China court sentences three labor organizers to suspended prison term

A southern China court on Monday sentenced three prominent labor organizers to suspended prison terms, almost nine months after they were arrested during a crackdown on civic organizations working outside of the Communist Party. The three activists were important figures in the labor movement in China, effective at organizing workers to fight for higher wages and better working conditions.


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  • Historia Verdadera


Tres empresas del sector de transporte demandaron a Perú ante un órgano de arbitraje del Banco Mundial por supuestos incumplimientos de contratos en la entrega de terrenos para desarrollar sus proyectos de infraestructura. Se trata de : Portuaria APM Terminals, Lima Airport Partners y el Consorcio Nuevo Metro de Lima. (Presione aquí)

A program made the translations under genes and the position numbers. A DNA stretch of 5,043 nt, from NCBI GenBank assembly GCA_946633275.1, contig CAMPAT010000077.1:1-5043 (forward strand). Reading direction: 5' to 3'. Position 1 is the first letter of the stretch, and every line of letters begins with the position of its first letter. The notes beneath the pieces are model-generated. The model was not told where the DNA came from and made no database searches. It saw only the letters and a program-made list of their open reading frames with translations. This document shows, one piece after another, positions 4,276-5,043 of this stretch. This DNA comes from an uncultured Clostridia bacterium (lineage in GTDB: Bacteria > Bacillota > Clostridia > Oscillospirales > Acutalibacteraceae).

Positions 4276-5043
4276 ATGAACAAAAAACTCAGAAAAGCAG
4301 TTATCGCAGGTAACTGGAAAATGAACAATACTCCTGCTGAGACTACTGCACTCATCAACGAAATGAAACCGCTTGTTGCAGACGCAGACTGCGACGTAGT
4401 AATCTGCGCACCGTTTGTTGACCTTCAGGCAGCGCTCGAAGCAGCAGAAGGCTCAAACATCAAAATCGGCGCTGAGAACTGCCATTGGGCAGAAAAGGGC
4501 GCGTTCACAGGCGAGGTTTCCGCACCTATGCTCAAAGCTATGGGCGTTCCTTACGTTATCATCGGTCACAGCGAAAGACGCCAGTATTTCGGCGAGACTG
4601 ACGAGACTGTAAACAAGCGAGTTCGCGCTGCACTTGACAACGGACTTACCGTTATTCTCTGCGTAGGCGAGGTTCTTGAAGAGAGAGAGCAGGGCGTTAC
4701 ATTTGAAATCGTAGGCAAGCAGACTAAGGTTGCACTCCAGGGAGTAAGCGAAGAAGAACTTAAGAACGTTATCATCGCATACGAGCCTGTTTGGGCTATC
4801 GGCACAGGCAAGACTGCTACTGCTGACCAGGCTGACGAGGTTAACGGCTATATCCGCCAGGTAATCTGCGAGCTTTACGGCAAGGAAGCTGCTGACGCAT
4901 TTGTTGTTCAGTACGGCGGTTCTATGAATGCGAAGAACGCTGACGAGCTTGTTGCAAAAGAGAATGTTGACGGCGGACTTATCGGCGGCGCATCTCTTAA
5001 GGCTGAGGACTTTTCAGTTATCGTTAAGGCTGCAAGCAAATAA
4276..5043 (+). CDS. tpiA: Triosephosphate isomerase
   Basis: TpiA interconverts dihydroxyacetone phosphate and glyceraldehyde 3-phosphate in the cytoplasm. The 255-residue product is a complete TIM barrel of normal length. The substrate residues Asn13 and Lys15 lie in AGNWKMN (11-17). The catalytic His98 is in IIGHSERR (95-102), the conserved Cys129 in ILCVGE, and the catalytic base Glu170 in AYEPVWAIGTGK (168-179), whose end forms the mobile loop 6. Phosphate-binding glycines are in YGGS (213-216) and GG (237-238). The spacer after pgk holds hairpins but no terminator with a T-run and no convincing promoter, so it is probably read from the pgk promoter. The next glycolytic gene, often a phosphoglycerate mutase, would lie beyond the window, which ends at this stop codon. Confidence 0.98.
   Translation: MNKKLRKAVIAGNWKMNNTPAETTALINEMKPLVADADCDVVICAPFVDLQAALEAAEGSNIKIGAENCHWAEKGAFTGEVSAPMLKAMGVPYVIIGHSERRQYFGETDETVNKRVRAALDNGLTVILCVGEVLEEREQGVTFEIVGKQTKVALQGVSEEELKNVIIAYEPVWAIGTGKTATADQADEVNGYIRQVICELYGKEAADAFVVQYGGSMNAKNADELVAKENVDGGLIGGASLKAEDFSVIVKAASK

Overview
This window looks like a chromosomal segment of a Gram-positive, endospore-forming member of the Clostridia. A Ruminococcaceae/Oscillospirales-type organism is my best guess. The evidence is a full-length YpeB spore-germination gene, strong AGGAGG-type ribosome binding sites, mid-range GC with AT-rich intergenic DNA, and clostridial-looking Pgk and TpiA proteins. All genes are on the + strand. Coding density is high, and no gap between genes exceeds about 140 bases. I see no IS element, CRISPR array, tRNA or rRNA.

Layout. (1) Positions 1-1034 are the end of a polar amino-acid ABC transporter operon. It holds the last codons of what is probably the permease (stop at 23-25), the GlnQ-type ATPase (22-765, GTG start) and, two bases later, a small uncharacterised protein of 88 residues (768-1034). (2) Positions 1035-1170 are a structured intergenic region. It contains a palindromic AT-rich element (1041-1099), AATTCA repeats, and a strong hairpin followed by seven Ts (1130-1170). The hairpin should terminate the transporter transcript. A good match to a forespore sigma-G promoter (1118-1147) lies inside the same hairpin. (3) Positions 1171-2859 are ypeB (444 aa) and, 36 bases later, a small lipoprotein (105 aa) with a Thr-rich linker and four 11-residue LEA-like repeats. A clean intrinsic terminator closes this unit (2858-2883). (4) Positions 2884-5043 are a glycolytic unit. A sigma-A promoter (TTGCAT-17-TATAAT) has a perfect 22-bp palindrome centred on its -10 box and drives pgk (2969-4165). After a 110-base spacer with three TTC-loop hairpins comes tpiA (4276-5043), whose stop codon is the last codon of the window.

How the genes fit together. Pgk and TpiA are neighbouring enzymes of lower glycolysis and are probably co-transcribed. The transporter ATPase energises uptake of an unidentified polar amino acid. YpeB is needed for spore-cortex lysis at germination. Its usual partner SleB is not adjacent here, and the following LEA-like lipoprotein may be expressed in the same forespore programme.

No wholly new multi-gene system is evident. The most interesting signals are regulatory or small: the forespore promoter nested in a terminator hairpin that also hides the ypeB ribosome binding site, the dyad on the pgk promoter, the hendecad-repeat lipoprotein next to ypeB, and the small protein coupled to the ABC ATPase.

Avianca Brasil, una de las aerolíneas controladas por José y Germán Efromovich, está buscando vender una participación de propiedad de hasta un 20% por más de US$ 150 mlls. La aerolínea contrató a UBS Group AG como asesor para la posible transacción y el proceso de venta ha iniciado.


La estatal Petróleos de Venezuela (PDVSA) comenzará a exportar gas natural a Colombia por primera vez, tras firmar un contrato de venta con Petromil Gas. El acuerdo comercial que firmó su filial PDVSA Gas abre otra fuente de ingresos en divisas para la estatal venezolana, que busca mejorar su flujo de caja tras el impacto que sufrió por el desplome de los precios del crudo.

  • Brief News

Shareholders file suit against Wells Fargo